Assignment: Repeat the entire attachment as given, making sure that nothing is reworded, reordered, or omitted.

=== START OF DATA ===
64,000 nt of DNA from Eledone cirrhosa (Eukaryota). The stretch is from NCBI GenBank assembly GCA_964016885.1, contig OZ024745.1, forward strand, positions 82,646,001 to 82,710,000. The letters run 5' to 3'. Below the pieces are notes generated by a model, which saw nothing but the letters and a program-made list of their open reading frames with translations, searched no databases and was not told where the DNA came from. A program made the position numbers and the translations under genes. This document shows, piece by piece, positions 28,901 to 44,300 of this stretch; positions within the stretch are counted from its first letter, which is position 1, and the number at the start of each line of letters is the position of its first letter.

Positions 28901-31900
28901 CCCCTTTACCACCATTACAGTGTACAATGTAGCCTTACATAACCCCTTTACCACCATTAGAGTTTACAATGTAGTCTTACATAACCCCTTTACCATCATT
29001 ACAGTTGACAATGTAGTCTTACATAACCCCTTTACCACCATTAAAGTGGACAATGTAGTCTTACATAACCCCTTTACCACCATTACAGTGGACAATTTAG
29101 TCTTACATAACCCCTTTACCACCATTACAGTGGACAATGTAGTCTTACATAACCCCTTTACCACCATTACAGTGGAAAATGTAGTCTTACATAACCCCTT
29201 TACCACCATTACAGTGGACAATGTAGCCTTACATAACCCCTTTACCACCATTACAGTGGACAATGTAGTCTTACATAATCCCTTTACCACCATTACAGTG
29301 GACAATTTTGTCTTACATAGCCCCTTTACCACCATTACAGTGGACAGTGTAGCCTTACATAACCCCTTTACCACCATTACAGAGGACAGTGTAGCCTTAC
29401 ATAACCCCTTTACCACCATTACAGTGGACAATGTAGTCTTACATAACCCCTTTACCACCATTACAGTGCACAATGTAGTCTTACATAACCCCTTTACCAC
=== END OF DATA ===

64,000 nt of DNA from Eledone cirrhosa (Eukaryota). The stretch is from NCBI GenBank assembly GCA_964016885.1, contig OZ024745.1, forward strand, positions 82,646,001 to 82,710,000. The letters run 5' to 3'. Below the pieces are notes generated by a model, which saw nothing but the letters and a program-made list of their open reading frames with translations, searched no databases and was not told where the DNA came from. A program made the position numbers and the translations under genes. This document shows, piece by piece, positions 28,901 to 44,300 of this stretch; positions within the stretch are counted from its first letter, which is position 1, and the number at the start of each line of letters is the position of its first letter.

Positions 28901-31900
28901 CCCCTTTACCACCATTACAGTGTACAATGTAGCCTTACATAACCCCTTTACCACCATTAGAGTTTACAATGTAGTCTTACATAACCCCTTTACCATCATT
29001 ACAGTTGACAATGTAGTCTTACATAACCCCTTTACCACCATTAAAGTGGACAATGTAGTCTTACATAACCCCTTTACCACCATTACAGTGGACAATTTAG
29101 TCTTACATAACCCCTTTACCACCATTACAGTGGACAATGTAGTCTTACATAACCCCTTTACCACCATTACAGTGGAAAATGTAGTCTTACATAACCCCTT
29201 TACCACCATTACAGTGGACAATGTAGCCTTACATAACCCCTTTACCACCATTACAGTGGACAATGTAGTCTTACATAATCCCTTTACCACCATTACAGTG
29301 GACAATTTTGTCTTACATAGCCCCTTTACCACCATTACAGTGGACAGTGTAGCCTTACATAACCCCTTTACCACCATTACAGAGGACAGTGTAGCCTTAC
29401 ATAACCCCTTTACCACCATTACAGTGGACAATGTAGTCTTACATAACCCCTTTACCACCATTACAGTGCACAATGTAGTCTTACATAACCCCTTTACCAC